Portland, OR

Mt. Tabor's "York" Memorial Once Again Vandalized in What Appears to Be Another Racist Attack

Rose Bak

The statue continues to draw the ire of a contingent of Portlanders who resent the memorial.

Photo courtesy of ArtNet

Following the toppling of newspaper editor and anti-women's rights activist Henry Scott, a new memorial appeared atop Portland's Mt. Tabor. A bust entitled "York" aimed to commemorate an enslaved African American man known only as "York" who was instrumental in the success of the Lewis & Clark expedition.

A placard placed beneath the statue explained the significance of York's role:

York. The first African American to cross North America and reach the Pacific Coast. Born into slavery in the 1770′s to the family of William Clark, York became a member of the 1804 Lewis and Clark Expedition. Though York was an enslaved laborer, he performed all the duties of a full member of the expedition. He was a skilled hunter, negotiated trade with Native American communities and tended to the sick. Upon his return east with the Corps of Discovery, York asked for his freedom. Clark refused his request. The date and circumstances of his death are unclear.”

York memorial in KentuckyPhoto courtesy of The Historical Marker Database

While the installation of the bust was not technically authorized by the Portland Bureau of Parks & Recreation, city officials celebrated the placement. Portland City Commissioner Carmen Rubio, who oversees the city's Parks Bureau, stated at the time:

PP&R Director Adena Long and I, together with the team at Portland Parks & Recreation, are committed to keeping this installment in place for the foreseeable future, as well as additional parks collaborations with BIPOC artists, and taking steps to ensure our city policies regarding monuments, recognitions, and parks-affiliated names reflect our commitment to a fuller, more racially inclusive history of contributions to Portland.”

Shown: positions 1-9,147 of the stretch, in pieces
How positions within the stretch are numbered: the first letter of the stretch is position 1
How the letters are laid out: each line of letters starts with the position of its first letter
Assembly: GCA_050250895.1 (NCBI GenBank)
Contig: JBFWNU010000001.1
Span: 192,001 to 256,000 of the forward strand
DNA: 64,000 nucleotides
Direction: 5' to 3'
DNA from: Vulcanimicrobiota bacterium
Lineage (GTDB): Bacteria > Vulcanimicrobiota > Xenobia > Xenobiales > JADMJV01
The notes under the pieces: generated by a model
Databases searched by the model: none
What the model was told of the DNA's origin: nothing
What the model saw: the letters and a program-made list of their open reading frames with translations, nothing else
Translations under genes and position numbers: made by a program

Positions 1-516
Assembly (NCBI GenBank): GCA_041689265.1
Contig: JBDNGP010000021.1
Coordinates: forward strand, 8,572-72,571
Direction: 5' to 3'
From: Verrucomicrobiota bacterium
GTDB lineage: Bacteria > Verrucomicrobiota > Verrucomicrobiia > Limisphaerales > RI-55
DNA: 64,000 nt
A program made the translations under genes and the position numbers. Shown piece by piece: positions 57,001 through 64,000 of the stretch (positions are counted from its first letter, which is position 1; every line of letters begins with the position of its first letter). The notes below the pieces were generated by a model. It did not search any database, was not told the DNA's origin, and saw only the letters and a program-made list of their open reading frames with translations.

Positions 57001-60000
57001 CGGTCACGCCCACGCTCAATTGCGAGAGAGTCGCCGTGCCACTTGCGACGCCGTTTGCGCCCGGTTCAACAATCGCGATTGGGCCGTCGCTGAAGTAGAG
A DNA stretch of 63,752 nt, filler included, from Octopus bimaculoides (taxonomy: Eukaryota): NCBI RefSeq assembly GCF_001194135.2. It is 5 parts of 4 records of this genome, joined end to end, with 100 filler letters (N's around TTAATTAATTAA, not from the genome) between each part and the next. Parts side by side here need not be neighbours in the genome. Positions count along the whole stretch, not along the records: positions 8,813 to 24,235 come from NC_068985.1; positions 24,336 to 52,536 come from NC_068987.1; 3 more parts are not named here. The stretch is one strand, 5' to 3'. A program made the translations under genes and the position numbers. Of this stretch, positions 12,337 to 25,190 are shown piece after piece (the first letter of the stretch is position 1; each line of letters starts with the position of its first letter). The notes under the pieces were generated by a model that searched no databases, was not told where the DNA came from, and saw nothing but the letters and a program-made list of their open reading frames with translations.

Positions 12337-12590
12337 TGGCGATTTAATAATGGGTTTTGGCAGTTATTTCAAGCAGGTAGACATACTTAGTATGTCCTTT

The sculpture and those involved in the installation have remained anonymous. Meanwhile, many Portlanders have trekked up to the top of Mt. Tabor to check out the statue and enjoy the view.

Photo courtesy of City of Portland

Unfortunately, not everyone has embraced the art installation with enthusiasm. The York statue has been vandalized at least three times over the last four months, in what appear to be racially motivated attacks. In one attack, white supremacy symbols were painted on the statue.

Last month a white woman was caught on video defacing the statue with purple spray paint while yelling,

It’s love and unity, not to replace a white man with a f***ing Black man. That’s not f***ing unity.”

Racist vandals struck again this week, this time completely toppling the bronze statue from its base. The bust sustained significant damage and had to be removed from the park for repair. The commemorative plaque beneath the statue was also damaged.

Director of Portland Parks & Recreation Adena Long told the Willamette Week newspaper:

Unfortunately, the numerous racist responses to the memorial of a Black man forced to participate in the Corps of Discovery Expedition have not been a surprise. The latest act of vandalism is incredibly disappointing for me, and I’m sure the majority of Portlanders will miss seeing York at the top of Mount Tabor. Parks staff will inspect the installment after this latest incident to see if it can be salvaged.“

As Portland and the state of Oregon continue to grapple with its racist past, the damage of the York statue is a stark reminder that there's much work to do in the present as well.

#portland #oregon #york #racism #parks

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Rose Bak is a freelance writer who lives in Portland, Oregon with her family and special needs dogs. She writes on a variety of topics including local news, homelessness, poverty, relationships, yoga, and aging. She is also a published author of romantic fiction. For more of Rose's work, visit her website at rosebakenterprises.com or follow her on social media @AuthorRoseBak.

Portland, OR

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